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Dreaded Relationship Break-Up Scenario Serves as Fodder for Comedy in 'Forgetting Sarah Marshall'

In movies, the break-up of a relationship is often the stuff of tragedy; but in the latest film from prolific producer Judd Apatow (creator of, among other hits, "The 40-Year-Old Virgin" and "Knocked Up"), romance on the rocks makes for bawdy comedy. Alan Silverman has a look at "Forgetting Sarah Marshall."

Homely, insecure Peter Bretter is a composer who dreams of creating a musical version of Dracula using puppets; but to make a living he writes soundtrack music for TV shows. He has been dating Sarah Marshall, the glamorous star from one of those shows; but when she breaks up with him after five years together, Peter is crushed and depressed.

Pushed by his best friend, Peter takes a holiday to a tropical island resort ...only to find that his ex is also staying there with her new boyfriend.

Peter's dream of getting back together with Sarah seems unattainable - her new flame is a world-famous rock star - but somehow he can't help himself, even as he's finding new love with the compassionate desk clerk at the hotel.

Jason Segel stars as dejected, rejected Peter and co-wrote the script that tinkers with the traditional romantic comedy formula.

"I think we found that misery and desperation and a real desire to be with someone and it's unrequited is a real area for comedy because everyone can relate to it," Segel says. "Everyone has had that feeling in some capacity. We thought it would be fun to write the man as the one who is lovelorn and devastated and weepy with the girl who is just strong and has moved on. We tried to turn it on its head a bit."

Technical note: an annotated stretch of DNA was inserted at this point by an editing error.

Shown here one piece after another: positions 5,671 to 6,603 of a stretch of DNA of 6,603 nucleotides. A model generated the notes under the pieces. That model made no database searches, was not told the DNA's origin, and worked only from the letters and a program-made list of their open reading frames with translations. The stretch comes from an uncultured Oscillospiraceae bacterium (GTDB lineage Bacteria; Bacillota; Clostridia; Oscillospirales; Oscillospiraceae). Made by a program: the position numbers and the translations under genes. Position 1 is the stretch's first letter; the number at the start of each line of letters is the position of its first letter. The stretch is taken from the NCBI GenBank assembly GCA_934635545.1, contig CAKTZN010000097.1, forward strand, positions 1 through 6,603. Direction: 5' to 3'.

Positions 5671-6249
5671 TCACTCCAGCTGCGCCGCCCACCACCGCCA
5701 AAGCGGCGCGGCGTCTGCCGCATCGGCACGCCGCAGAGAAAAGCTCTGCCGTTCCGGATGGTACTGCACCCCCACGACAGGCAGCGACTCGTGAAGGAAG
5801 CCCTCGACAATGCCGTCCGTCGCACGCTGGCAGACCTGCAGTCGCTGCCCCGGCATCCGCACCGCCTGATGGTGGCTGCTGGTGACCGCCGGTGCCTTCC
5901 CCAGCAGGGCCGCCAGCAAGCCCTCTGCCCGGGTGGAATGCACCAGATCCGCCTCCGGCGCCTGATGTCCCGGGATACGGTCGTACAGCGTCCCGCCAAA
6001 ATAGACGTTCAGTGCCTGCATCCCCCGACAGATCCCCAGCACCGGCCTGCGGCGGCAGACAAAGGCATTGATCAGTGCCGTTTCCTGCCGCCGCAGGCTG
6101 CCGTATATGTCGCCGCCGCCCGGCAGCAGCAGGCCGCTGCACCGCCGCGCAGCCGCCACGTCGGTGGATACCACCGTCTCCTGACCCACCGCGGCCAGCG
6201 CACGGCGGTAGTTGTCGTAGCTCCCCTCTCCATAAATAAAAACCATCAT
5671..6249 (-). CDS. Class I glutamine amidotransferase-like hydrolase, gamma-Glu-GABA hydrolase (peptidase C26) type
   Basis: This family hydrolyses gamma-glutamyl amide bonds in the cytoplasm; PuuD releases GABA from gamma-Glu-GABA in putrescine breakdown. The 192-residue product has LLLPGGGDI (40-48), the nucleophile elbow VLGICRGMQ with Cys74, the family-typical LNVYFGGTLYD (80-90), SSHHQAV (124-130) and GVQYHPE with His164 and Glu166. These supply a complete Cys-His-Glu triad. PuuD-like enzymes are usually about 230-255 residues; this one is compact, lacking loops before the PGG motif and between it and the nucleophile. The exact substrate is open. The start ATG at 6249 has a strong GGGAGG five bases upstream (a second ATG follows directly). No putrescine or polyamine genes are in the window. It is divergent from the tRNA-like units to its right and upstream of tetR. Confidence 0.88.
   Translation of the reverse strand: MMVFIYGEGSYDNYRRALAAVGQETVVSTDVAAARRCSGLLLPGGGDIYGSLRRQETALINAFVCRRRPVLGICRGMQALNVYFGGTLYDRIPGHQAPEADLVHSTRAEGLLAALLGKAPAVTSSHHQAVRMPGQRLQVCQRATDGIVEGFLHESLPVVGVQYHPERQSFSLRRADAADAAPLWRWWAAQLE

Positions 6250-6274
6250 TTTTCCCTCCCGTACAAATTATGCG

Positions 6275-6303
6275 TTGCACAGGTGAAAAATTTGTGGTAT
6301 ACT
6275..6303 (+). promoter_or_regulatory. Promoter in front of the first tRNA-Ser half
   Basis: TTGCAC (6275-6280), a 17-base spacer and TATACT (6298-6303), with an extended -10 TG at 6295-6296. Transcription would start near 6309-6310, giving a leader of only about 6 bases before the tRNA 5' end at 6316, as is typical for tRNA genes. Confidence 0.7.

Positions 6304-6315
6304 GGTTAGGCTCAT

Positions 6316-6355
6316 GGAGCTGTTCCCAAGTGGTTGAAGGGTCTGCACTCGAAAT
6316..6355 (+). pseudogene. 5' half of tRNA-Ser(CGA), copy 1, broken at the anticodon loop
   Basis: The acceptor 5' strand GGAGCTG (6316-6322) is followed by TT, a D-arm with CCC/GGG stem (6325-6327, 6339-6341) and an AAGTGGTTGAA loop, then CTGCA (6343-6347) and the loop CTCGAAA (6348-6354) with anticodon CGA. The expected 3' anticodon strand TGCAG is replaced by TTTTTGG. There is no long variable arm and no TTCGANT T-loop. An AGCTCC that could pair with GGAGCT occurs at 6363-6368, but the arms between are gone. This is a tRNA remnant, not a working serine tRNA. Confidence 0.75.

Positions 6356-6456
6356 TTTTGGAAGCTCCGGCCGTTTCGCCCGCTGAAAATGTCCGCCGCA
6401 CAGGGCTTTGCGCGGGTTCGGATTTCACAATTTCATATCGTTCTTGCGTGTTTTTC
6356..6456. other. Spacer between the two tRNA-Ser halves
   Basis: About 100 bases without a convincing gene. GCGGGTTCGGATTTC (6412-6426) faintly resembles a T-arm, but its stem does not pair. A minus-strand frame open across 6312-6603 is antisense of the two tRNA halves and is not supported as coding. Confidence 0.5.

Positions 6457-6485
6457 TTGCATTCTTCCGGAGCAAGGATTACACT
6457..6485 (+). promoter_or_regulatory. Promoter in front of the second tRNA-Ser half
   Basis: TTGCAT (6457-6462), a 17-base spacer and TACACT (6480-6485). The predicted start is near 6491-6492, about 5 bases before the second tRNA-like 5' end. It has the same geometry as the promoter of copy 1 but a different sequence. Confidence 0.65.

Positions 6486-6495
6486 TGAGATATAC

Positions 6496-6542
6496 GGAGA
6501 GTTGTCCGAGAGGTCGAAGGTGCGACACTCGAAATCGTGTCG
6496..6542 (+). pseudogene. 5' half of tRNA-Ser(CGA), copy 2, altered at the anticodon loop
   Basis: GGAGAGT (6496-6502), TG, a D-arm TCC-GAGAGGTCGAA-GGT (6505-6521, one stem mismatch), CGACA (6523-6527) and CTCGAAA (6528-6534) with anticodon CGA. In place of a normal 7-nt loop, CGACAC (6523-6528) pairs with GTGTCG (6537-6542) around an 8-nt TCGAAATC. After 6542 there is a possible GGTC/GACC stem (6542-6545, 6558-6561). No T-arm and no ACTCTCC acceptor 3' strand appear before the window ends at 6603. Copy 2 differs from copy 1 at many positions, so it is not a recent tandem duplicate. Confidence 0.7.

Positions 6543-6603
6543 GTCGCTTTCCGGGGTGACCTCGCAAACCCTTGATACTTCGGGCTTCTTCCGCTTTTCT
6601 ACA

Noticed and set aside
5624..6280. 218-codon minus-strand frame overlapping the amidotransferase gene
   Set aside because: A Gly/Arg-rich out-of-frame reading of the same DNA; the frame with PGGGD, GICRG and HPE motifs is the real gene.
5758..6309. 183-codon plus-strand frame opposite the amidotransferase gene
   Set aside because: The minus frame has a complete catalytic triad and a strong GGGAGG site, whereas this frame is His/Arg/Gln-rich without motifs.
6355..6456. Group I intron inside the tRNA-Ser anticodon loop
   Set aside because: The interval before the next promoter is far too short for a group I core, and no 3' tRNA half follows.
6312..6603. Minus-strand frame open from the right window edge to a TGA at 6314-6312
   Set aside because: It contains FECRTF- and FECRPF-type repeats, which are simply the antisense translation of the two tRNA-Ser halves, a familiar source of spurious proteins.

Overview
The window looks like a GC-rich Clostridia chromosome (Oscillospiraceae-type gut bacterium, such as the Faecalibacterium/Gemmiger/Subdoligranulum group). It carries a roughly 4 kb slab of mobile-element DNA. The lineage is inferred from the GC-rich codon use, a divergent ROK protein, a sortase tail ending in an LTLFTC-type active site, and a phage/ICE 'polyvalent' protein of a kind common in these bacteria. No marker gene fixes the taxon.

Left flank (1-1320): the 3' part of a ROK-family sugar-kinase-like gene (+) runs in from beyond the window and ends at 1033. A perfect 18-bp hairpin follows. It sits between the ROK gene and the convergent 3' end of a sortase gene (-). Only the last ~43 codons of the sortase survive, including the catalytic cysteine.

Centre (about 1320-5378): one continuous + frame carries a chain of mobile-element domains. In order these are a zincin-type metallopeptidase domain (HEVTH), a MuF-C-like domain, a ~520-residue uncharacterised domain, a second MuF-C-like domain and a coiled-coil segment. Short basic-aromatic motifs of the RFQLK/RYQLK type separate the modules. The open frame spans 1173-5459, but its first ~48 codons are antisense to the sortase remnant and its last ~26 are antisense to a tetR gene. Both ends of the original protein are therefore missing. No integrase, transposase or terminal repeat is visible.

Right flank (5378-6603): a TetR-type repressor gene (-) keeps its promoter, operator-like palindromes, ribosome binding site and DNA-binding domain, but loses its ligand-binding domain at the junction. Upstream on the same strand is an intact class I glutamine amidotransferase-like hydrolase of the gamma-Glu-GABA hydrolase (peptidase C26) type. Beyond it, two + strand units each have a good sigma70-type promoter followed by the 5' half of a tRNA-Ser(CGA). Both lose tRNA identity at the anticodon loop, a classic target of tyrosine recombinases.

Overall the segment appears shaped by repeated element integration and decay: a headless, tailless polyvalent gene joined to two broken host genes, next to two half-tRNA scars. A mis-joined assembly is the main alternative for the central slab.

In perhaps the most-talked-about part of the movie, Segel as Peter spends the entire break-up scene completely naked ...with no camera tricks or comic devices to obscure anything. He says the inspiration came from a real-life experience.

"It was basically just like in the movie," explains Segel. "I thought that this woman was coming over to fool around and so I was naked when she arrived. I did what I do in the movie: I said 'hey, baby ...' And she said 'Jason, we need to talk...' I knew what was happening. I could feel it and I tried to experience it viscerally know, like this is an actual moment in my life ...but all I could think was 'this is going to be so funny in a movie some day.' Honest to God, I understand why she would leave given that I was totally disconnected from reality and the present moment. I would have left.

" It was scary to go out there naked," he adds. "I thought it would be fun. I thought I would walk out naked and they would say 'action!' But, no, it is not like that at all. You show up and you realize that you are about to be naked in front of 300 people. That terrified me, but the reason I wanted to do it was that I think the way we did it was not gratuitous. I think that would have been 'hacky' [bad writing] if it was just for some reason, all of a sudden, there I am naked. I think it is such a vulnerable scene and to play that naked see somebody crying and naked and desperate and alone ...I think we got the recipe right for male nudity. I hope so because I am not doing it ever again. Even privately."

Kristin Bell co-stars as the ethereal Sarah Marshall.

"I think that the one thing other than making good comedy that this Judd Apatow brand of movies has done they show a lot more reality in relationships [and] a lot more accuracy, I think," says Bell. "One of the reasons I loved Jason's script so much was that it didn't demonize Sarah even though she instigated the break-up because there are always two sides to it.

Producer Judd Apatow, a longtime collaborator with writer and star Segel, says that sense of reality comes from a sense of humor.

"I don't think there's any moment in life that doesn't have some aspect of humor in it," Apatow says. "I'm sure I'll make movies that are a lot less funny and lean on drama more because the story line demands it; but any time I see a movie that has no laughs at all I usually think that it's not truthful on some level."

Forgetting Sarah Marshall also features Bill Hader as Peter's always supportive best friend; Mila Kunis is the charming hotel clerk Peter falls for in Hawaii; and English TV personality Russell Brand plays Peter's Rival, Sarah's outrageous rock star boyfriend.